‘Risking your life’: Local law enforcement worried about new types of fentanyl

SPOKANE, Wash. — What looks like candy could kill you. New types of fentanyl are now in the Inland Northwest, and law enforcement is on high alert.

“Skittle” fentanyl pills were found in Coeur d’Alene, and agencies across the region say more are on the way.

“Everything about this fentanyl crisis is crazy,” said Rob Boother. He’s the tactical operations commander with the Spokane Police Department.

Fentanyl now has a new look that’s still killing people every day.

“You can cut one pill into quarters, and three of them will be fine,” Boothe said. “One will be a lethal dose.”

About 50 multi-colored “Skittle” fentanyl pills were found in North Idaho by the Coeur d’Alene Police. Spokane Police say they’re now trickling into Spokane.

“If we start to see things in other areas, other regions such as up in Canada, then it’s inevitable it’s going to come to our area as well.”

“Rainbow” fentanyl is also new. This fentanyl is chalky and colorful, and drug dealers know where to find curious kids.

“They’ll try and buy them online, especially through Snapchat and some of those social media sites,” Boothe said. “They don’t know what they’re getting.”

He says parents need to be involved, looking for behavior changes. Lieutenant Boothe says changes could be as subtle as listening to new music.

“What’s going on in your kid’s life?,” he asked. “Don’t be afraid to monitor social media.”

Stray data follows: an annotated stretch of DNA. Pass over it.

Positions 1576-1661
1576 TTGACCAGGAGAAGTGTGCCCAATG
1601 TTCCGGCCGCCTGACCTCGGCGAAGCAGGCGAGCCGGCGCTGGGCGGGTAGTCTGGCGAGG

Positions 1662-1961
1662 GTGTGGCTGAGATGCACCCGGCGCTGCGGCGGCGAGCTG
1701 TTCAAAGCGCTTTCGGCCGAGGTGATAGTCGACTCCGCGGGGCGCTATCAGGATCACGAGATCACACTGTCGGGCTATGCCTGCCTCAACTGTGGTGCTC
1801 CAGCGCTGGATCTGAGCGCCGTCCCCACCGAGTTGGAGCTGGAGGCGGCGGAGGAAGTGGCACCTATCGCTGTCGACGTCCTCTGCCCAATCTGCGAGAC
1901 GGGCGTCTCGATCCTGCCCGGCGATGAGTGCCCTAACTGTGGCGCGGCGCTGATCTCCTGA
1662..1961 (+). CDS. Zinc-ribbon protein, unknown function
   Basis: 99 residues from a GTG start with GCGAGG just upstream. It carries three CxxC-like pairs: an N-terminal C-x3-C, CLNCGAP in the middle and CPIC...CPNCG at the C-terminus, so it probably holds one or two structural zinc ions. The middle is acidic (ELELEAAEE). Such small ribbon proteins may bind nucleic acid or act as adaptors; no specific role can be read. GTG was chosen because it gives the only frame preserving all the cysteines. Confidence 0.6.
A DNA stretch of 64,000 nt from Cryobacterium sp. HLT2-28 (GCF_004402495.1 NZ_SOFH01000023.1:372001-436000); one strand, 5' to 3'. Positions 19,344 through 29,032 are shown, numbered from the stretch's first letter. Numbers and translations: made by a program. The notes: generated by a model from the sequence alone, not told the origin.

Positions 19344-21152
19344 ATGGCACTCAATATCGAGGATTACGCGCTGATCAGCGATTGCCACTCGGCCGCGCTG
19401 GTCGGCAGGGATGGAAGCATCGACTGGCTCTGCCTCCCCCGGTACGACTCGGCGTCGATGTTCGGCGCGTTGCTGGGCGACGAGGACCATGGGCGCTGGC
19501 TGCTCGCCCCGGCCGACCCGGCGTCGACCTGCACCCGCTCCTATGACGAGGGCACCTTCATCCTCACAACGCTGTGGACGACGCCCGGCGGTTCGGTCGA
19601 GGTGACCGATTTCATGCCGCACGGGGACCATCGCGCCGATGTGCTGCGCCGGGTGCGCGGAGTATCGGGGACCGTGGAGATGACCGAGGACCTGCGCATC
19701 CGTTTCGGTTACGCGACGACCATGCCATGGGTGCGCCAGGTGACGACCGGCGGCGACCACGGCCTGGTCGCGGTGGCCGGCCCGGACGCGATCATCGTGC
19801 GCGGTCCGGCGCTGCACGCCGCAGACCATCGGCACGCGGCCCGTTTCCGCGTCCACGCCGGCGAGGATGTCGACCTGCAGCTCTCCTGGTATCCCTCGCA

If you have older kids at college, they’re at risk. Fentanyl could be laced in Adderall or other drugs kids may use to keep up in college.

“You’re not going to get a better grade. You’re literally risking your life taking an unknown substance because that’s what it is,” Boothe shared.

For him, education is key. Tell your kids one pill can kill, and they should never try a prescription that isn’t theirs.

“This is something they can’t be curious about. This is something where there’s one misstep and there’s a fatality,” he concluded.

The CDC says drug overdoses continue to kill the most Americans 18 to 45 years old. Lifesaving measures are out there you should know about.

If you have a first-aid kit in your home, consider adding Narcan to it. This is a lifesaving drug that can reverse an overdose. In Washington and Idaho, you don’t need a prescription to buy this at pharmacies.

You can find more information on how to administer Narcan and where it’s located in Washington HERE. You can also find locations of Narcan in Idaho HERE.

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